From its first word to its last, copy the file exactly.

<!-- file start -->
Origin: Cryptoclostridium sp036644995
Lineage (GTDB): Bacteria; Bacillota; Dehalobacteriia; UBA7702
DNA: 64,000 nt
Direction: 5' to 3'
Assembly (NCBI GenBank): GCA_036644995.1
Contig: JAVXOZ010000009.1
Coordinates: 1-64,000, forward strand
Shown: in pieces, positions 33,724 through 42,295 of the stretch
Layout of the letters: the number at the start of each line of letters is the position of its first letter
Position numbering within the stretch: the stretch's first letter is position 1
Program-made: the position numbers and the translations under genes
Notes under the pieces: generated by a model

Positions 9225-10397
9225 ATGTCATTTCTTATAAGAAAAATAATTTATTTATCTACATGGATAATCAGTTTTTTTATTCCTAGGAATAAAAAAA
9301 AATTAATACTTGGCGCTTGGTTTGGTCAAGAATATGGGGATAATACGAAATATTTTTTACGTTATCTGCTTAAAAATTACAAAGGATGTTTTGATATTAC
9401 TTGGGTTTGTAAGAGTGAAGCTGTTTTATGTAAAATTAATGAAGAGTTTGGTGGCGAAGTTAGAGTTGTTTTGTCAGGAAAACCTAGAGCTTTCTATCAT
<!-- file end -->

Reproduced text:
Origin: Cryptoclostridium sp036644995
Lineage (GTDB): Bacteria; Bacillota; Dehalobacteriia; UBA7702
DNA: 64,000 nt
Direction: 5' to 3'
Assembly (NCBI GenBank): GCA_036644995.1
Contig: JAVXOZ010000009.1
Coordinates: 1-64,000, forward strand
Shown: in pieces, positions 33,724 through 42,295 of the stretch
Layout of the letters: the number at the start of each line of letters is the position of its first letter
Position numbering within the stretch: the stretch's first letter is position 1
Program-made: the position numbers and the translations under genes
Notes under the pieces: generated by a model

Positions 9225-10397
9225 ATGTCATTTCTTATAAGAAAAATAATTTATTTATCTACATGGATAATCAGTTTTTTTATTCCTAGGAATAAAAAAA
9301 AATTAATACTTGGCGCTTGGTTTGGTCAAGAATATGGGGATAATACGAAATATTTTTTACGTTATCTGCTTAAAAATTACAAAGGATGTTTTGATATTAC
9401 TTGGGTTTGTAAGAGTGAAGCTGTTTTATGTAAAATTAATGAAGAGTTTGGTGGCGAAGTTAGAGTTGTTTTGTCAGGAAAACCTAGAGCTTTCTATCAT